In 2006, when working on a documentary film about Nicolae Purcarea and therefore meeting the survivor of Pitesti Experiment in flesh and bones, I knew absolutely nothing about that part of Romania’s history. Nicolae Purcarea and his hi/story seemed to come from another country, from another history. The dialogue with Purcarea shed the first ever light on the Panopticon that I had been born into. It was only then that I started to become aware of my condition. The condition of being born within the realms of a Panopticon, which translated into a permanent state of suspicion towards everything and everybody.
And that was my ‘dowry’ when I moved to Britain, in 2008. The suspiciousness had not vanished in 2015 when our theatre company (Nu Nu) applied for funding for the project Bandit and Churchill.
Arts Council England is a powerful funding body: it is an institution that imparts money from the public purse to chosen artists/arts institutions. The issue of giving/receiving money automatically comes to play the decisive part in the relationship between artists and the Council. That is particularly true given the Arts Council’s explicit commitment to ensure money is well spent, with the expectation that the artist proves that the funded work is accessible to as many as possible, from as diverse as possible backgrounds. Is it justifiable for me then to wonder if the issue of giving/receiving money can become an instrument of power used by Arts Council to control and censor the artists? Or is that just the phantom of the Communist Panopticon coming back to haunt me, an independent theatre-maker, in 2015, in Britain?
The image of the institution Arts Council England appears particularly evanescent and tentacular. Funded by the government in London, with offices in Manchester, Bristol, South West, North West and seemingly everywhere else in England, Arts Council has a heightened and elusive presence. The contact that one can entertain with the Council is almost exclusively online and is particularly formal. There are limited opportunities to speak to an advisor over the phone or in person, prior to applying, and the information given is carefully censored and tailored around the ‘official’ guidelines provided on the Arts Council website. Nowadays, the application process is conducted entirely online. The outcome of the application is also communicated online, in the form of a decision letter PDF attachment. The relation applicant – Arts Council develops therefore in the obscure, semi-dark space of the exchange of online forms. Such situation, which could very probably be attributed to Arts Council’s strategy for fairness, produces a (perhaps) unexpected side-effect: it encourages the growth of an un-real, fictional relationship applicant-funding institution, very similar to that on which Foucault commented: ‘A real subjection is born mechanically from a fictitious relation.’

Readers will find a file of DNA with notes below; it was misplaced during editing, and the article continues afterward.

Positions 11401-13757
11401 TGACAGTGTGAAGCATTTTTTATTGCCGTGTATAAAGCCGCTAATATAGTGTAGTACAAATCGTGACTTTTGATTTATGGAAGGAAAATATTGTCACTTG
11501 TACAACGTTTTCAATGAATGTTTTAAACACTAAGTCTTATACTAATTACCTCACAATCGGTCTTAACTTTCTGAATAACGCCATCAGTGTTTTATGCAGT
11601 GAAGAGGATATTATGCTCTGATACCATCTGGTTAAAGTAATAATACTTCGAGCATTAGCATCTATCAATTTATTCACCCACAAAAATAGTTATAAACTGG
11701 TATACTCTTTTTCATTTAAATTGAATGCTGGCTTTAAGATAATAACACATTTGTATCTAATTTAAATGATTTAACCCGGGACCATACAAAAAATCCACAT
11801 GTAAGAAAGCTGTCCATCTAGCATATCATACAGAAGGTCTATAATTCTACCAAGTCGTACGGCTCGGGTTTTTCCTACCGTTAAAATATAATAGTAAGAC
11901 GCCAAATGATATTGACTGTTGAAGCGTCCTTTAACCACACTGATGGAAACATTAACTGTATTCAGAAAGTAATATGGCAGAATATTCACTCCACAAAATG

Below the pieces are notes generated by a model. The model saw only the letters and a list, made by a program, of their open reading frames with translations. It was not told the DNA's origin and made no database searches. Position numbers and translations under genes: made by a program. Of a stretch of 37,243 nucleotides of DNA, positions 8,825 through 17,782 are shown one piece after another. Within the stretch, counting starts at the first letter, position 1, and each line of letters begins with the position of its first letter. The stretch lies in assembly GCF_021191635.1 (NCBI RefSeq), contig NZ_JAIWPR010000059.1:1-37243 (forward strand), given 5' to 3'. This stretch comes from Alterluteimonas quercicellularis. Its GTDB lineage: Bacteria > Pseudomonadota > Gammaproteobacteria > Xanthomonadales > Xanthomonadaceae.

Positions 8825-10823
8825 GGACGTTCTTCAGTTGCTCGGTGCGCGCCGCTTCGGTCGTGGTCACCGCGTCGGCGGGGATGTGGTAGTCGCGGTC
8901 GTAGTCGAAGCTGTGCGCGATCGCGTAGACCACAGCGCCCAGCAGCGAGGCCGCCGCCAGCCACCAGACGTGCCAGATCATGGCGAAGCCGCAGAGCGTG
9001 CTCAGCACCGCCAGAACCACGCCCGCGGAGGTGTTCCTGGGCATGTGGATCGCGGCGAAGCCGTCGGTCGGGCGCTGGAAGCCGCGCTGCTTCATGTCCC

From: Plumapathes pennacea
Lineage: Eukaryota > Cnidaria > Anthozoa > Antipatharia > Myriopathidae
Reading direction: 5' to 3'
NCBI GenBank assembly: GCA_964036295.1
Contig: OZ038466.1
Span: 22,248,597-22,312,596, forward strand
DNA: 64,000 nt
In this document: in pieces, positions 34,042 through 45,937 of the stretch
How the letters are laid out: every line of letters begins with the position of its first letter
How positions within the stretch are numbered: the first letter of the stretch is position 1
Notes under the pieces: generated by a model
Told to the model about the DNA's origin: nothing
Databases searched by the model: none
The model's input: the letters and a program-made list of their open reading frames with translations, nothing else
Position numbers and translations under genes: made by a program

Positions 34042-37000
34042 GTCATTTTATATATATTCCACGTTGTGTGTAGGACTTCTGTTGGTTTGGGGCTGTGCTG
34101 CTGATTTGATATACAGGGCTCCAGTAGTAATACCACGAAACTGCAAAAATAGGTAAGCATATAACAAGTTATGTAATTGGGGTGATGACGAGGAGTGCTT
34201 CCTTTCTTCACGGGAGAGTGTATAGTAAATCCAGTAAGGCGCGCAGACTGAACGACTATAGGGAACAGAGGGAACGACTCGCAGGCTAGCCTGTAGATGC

Can’t I therefore suppose that the construction of the online-ness of Arts Council’s presence (a presence shielded and ritualized by a myriad of guidelines, documents, attachments, useful links, advice over the phone, references to impact studies, online contact forms, etc.) is very similar to that of the un-observed observer of the Panopticon? Could this manner of producing and asserting presence be read as a strategy for dissociating the dyad of see/being seen in the relationship applicant-funder? Foucault warns:
‘In order to make the presence or absence of the inspector unverifiable, so that the prisoners, in their cells, cannot even see a shadow, Bentham envisaged not only venetian blinds on the windows of the central observation hall, but, partitions that intersected the hall at right angles, and in order to pass from one quarter to the other, not doors but zig-zag openings; for the slightest noise, a gleam of light, a brightness in a half-opened door would betray the presence of the guardian.’
One capital factor taken into consideration by the Council (please note the choice of calling Arts Council the Council) when funding a project is that project’s capacity to generate ‘activities that are of high quality and engage people strongly.’ Keeping in line with the Panopticon metaphor though, could we interpret this demand of the Council as the first installment of an act of entrapment? The Council’s formulation appears to sarcastically invite the fund-seeker into that particular mind/imagination trap where undefined possibilities are emerging from within the fluid sphere of the generalness of ‘strong engagement of people’. The trap is set in motion in earnest when the applicant resonates to such undefined, or as Foucault describes them, ‘unverifiable’ requirements, whilst the non-visible eyes of the Council, from within its hidden offices are ready to scrutinize and censor the applicant’s choice.